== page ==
Star and black hole spotted in tight orbital dance

Star and black hole spotted in tight orbital dance

Star and black hole spotted in tight orbital dance

"Prior to this discovery, the closest star around any likely black hole was a system known as MAXI J1659-152, which is in an orbit with a 2.4-hour period", said Miller-Jones.

Astronomers have just spotted a star whizzing around a vast black hole at about 2.5 times the distance between Earth and the Moon, and it takes only half an hour to complete one orbit. But back in 2015, one of the objects was found to be a black hole, throwing that hypothesis into serious doubt.

"This white dwarf is so close to the black hole that material is being pulled away from the star and dumped onto a disk of matter around the black hole before falling in", astrophysicist Arash Bahramian, with the University of Alberta in Canada and Michigan State University, said in a press release.

"Luckily for this star, we don't think it will follow this path into oblivion, but instead will stay in orbit".

The researchers thought the binary star system is composed of two stars.

The binary system of the star and black hole is called X9, and the black hole within the system appears to be a stellar-mass black hole, which is relatively small.

The discovery was made using the collective power of three of the most advanced X-ray and radio telescopes in existence - NASA's Chandra X-ray Observatory; NASA's Nuclear Spectroscopic Telescope Array (NuSTAR), which observes higher-energy X-rays; and the Australia Telescope Compact Array (ATCA), a state-of-the-art set of six radio telescopes operated by the Astronomy and Space Science Division of the Commonwealth Scientific and Industrial Research Organisation (CSIRO).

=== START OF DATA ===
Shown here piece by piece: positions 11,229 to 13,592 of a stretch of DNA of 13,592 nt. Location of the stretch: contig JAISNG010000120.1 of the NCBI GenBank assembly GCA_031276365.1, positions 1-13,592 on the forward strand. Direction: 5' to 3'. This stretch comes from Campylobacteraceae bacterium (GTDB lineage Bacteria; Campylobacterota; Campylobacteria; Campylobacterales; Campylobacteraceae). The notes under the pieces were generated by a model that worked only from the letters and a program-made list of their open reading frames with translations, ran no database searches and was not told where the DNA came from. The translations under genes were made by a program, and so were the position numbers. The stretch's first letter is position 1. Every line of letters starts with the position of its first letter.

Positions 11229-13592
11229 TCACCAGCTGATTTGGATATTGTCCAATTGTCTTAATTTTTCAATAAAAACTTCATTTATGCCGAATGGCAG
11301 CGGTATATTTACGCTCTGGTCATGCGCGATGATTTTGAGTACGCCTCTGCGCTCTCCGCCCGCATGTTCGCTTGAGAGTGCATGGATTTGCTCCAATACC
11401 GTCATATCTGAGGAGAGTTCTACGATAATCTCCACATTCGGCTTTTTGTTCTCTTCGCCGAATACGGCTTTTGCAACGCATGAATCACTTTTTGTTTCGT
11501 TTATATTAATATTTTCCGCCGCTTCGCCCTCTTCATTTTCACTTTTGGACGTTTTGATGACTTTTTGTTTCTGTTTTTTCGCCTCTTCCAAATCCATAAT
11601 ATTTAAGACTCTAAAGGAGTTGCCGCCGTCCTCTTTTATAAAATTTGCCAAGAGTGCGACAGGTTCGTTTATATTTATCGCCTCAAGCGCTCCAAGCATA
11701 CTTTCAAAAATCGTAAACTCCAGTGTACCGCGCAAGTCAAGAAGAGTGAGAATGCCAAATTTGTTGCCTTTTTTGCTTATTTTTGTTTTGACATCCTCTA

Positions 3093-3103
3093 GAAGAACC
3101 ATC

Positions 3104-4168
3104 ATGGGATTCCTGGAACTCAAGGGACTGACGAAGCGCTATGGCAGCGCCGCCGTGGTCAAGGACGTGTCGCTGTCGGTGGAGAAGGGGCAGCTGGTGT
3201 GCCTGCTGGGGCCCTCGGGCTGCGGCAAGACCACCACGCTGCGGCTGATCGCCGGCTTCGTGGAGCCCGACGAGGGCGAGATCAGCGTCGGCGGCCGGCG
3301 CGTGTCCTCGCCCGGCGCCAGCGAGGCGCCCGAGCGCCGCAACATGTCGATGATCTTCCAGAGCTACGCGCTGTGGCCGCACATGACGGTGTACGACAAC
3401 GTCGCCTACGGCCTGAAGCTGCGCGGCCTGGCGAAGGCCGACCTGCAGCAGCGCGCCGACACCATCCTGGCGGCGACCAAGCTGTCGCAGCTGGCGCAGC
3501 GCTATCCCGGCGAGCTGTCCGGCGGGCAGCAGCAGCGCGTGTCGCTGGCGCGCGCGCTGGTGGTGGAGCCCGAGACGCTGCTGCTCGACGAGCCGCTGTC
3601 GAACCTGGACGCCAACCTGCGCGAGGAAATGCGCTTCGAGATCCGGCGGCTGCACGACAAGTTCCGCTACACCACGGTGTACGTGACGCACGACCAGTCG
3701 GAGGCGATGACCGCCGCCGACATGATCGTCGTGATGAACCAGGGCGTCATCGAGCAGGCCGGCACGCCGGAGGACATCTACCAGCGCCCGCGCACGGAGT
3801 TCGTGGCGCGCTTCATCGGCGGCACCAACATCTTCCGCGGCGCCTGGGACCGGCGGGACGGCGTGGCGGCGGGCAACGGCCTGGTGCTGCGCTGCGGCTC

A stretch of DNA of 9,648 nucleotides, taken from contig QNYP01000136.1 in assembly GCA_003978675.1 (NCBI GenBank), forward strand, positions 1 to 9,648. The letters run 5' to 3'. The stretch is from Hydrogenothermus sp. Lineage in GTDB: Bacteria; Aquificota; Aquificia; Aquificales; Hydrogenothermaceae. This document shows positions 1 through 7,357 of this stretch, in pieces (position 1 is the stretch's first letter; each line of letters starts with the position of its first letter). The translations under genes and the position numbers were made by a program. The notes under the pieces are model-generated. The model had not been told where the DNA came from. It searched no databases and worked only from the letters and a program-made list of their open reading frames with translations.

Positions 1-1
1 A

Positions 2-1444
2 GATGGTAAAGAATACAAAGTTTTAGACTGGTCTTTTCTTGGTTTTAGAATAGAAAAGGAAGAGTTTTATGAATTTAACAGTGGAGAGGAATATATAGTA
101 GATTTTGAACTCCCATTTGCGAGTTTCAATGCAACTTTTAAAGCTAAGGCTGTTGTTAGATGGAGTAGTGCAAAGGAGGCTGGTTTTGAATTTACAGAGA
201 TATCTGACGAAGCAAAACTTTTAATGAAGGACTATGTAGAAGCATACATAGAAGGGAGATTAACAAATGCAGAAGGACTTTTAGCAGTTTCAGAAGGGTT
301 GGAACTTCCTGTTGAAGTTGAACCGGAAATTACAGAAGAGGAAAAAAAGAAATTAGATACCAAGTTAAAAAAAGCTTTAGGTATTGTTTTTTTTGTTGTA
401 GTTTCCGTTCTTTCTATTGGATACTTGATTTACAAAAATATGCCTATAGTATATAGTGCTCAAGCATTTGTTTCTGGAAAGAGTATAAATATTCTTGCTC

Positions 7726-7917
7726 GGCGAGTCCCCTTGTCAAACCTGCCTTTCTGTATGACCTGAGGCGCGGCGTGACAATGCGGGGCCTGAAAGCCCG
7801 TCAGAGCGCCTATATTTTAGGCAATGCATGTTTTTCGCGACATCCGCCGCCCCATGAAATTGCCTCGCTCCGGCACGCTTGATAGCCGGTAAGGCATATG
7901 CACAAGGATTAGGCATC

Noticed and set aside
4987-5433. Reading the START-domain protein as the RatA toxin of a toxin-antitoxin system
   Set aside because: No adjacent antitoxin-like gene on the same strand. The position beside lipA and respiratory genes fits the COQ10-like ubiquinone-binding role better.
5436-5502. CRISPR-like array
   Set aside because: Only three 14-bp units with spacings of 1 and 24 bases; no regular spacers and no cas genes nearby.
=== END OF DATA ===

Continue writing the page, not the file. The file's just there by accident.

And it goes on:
The star, which was originally discovered in 1989, is part of a binary star system known as 47 Tuc X9, which had baffled scientists when first discovered, but they are finally revealing some information.

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The binary might have been born when a black hole encountered a red giant - a bloated, dying star on its way to becoming a white dwarf, the researchers said.

"Eventually so much matter may be pulled away from the white dwarf that it ends up becoming an exotic kind of planet", said Craig Heinke, an associate professor in the Department of Physics who helped lead the global team investigating the phenomenon.

University of Alberta's Craig Heinke noted that the amount of matter pulled away from the white dwarf will eventually make it into an exotic kind of planet.

Imagine being caught in the clutches of a black hole, being whirled around at dizzying speeds and having your mass slowly but continually sucked away.

Using NASA's Chandra X-ray Observatory, researchers have noticed a constant dip in the brightness of the system every 28 minutes, which is likely the length of time the star takes to pass in front of the black hole and to complete an orbit.

How did the black hole get such a close companion? "If it keeps losing mass, the white dwarf may completely evaporate".

Recently, astronomers have found a particularly interesting binary. Test your knowledge of these wacky wonders.

The binary star system called X9 is not new to astronomers. This possibility is less likely based on the extreme variability seen from the X-ray and radio observations; however, the researchers can not yet disprove this explanation and plan to continue studying X9 to better understand the properties of such extreme systems.

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